Another baby name barrier is falling—a big one. Even this age of creative, high-impact naming, baby names have generally remained single words. But not any more. American parents have started to create names out of phrases.
Compound names like Mary Kate or Jon-Michael have always been common enough, as have names adopted from individual words that conjure up an image or sentiment. But until recently, multiword phrases like MyKing, AMiracle and HeavenlyJoy were essentially unknown. Today they’re still rare, but rising.
I searched through historical name data and found 77 phrase names that have registered in US national statistics in the last 50 years. My list is likely incomplete, since the search can’t easily be automated. An attempt to match names to a dictionary via a computer program yielded a slew of false matches like Mildred (“MildRed”) while missing actual phrase names like MyKyng. I also erred on the conservative side for borderline names like Theone, which might or might not be TheOne. Even so, the trend is unmistakable.
The first two multiword names, AMiracle* and SirCharles*, appeared in 1989. (*Official name data doesn’t include capitalization, spaces or punctuation, so families may write these names in various ways. For this article, I’ve standardized on a single string with intercaps.) The two names came about differently. AMiracle was an offshoot of the new girl’s name Miracle, while SirCharles was sparked by a nickname for NBA star Charles Barkley. The fact that both emerged at the same time, though, was no coincidence. It was the vanguard of a trend, one that has proven especially popular with African-American parents.
In the decades since, dozens more names have followed in the twin paths of those pioneers: joyous celebrations like AMiracle and titled exaltations like SirCharles. Some examples:
|JOYOUS CELEBRATIONS||TITLED EXALTATIONS|
|MyAngel (F)||PrinceElijah (M)|
|ImUnique (F)||MyKing (M)|
|ADream (F)||SirRoyal (M)|
|HeavenlyJoy (F)||MyHeir (M)|
|MyLove (F)||KingMichael (M)|
As you can see from this sample, the new name style breaks down along stark gender lines. The boys’ phrase name list is dominated by 52 different royal and aristocratic titles. On the girl’s side, the first exalted phrase name (HerMajesty) appeared just this year. The girls’ names are often expressions of emotion from the perspective of their parents, like MyJoy, while the boys’ names are more likely to position the children in relation to society, like SirPrince. The biggest point of unisex overlap is the name AMillion, a flexible phrase that could refer to anything from a million bucks to a million dreams.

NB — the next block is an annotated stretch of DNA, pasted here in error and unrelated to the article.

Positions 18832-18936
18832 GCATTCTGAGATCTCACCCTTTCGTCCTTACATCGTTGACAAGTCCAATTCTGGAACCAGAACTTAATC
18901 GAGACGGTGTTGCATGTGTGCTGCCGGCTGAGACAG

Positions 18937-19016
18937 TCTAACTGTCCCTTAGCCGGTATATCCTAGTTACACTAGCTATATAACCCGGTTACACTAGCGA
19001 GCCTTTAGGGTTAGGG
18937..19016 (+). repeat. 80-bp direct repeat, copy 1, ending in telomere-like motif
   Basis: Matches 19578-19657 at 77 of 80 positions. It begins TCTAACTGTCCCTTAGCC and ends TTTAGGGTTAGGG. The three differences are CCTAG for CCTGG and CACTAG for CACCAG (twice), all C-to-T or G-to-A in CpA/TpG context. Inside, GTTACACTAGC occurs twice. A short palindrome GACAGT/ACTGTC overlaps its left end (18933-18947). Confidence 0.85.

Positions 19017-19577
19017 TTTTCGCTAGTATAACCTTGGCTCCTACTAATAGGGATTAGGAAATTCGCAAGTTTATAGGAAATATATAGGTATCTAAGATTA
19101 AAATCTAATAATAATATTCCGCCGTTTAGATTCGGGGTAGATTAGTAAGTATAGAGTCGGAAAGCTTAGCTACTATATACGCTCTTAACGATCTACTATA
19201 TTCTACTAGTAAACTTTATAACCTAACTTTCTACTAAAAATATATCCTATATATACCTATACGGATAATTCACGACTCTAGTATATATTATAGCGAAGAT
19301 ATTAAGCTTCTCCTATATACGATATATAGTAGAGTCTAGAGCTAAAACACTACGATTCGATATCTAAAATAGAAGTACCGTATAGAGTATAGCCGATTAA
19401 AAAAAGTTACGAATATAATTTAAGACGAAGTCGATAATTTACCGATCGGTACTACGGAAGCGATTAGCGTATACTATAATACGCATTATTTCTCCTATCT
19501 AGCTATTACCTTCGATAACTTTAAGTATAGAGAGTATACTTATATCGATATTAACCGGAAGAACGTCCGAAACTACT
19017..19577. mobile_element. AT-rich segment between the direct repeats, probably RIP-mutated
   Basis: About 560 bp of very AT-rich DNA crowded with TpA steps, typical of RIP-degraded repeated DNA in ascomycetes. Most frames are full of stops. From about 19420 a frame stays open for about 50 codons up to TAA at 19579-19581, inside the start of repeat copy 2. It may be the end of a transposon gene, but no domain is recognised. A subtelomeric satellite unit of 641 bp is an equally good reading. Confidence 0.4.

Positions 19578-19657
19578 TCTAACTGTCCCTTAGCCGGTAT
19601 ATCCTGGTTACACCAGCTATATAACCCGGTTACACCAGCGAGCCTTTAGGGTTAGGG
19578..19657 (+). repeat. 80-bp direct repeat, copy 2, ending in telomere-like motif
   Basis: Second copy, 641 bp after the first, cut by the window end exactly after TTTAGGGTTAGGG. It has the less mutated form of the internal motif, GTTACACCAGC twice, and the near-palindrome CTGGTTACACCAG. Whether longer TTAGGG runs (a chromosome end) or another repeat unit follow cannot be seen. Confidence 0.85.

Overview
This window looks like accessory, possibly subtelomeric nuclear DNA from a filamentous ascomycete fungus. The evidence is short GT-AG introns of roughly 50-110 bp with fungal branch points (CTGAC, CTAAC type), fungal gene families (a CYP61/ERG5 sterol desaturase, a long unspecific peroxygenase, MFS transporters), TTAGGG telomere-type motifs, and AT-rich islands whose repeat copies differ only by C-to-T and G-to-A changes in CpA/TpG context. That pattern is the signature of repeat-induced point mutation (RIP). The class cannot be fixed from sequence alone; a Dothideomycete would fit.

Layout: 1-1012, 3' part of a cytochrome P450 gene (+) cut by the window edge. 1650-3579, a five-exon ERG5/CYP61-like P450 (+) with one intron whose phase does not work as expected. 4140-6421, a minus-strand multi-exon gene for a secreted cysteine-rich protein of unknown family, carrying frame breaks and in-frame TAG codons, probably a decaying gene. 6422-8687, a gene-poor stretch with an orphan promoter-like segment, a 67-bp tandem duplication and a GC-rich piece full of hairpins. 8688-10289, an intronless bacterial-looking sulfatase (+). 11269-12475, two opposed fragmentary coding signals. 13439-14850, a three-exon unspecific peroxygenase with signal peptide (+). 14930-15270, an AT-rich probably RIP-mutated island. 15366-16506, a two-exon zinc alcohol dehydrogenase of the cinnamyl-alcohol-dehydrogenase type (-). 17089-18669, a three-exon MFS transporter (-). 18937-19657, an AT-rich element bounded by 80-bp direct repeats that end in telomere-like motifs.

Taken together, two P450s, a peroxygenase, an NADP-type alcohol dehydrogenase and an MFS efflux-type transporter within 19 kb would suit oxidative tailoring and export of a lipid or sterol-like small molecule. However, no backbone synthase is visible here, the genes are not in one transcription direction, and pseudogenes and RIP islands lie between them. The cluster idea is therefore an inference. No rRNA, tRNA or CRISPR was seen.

An anything-goes name culture could, in theory, break down divisions. With no history restraining them, new names could shatter gender stereotypes. Instead, the names that speak their meaning most clearly, with common English words and phrases, continue to speak of a gulf between how we view our sons and how we view our daughters.
QuoVadis shows up in 1973, a Latin multiple word construction! In general phrase names seem like very neo-Puritan revival, or at least a spin on the Puritan phrase names, for me.
Also, some female titled exaltation counterexamples: QueenAsia (1991), QueenEster (1922), and uh, the fabled Gilette-inspired Milady (1916).
@lucubratrix Yes, I debated all of those! Queenasia was one of a bunch of names ending in -asia that appeared around the same time, including Quinasia and Quanasia, so I ultimately concluded that -asia was a suffix rather than a word. QueenEster would have made the cut except it didn’t appear in the past 50 years. And Milady I looked up in dictionaries and found that it’s consistently listed as a single word, despite its clear contraction origin.
I am so, SO curious about QueenEster, especially since QueenEsther (with an h) never hit the stats. It’s an African-American name that seems to have been used at a super-rare level for generations, but I haven’t been able to figure out why that particular name.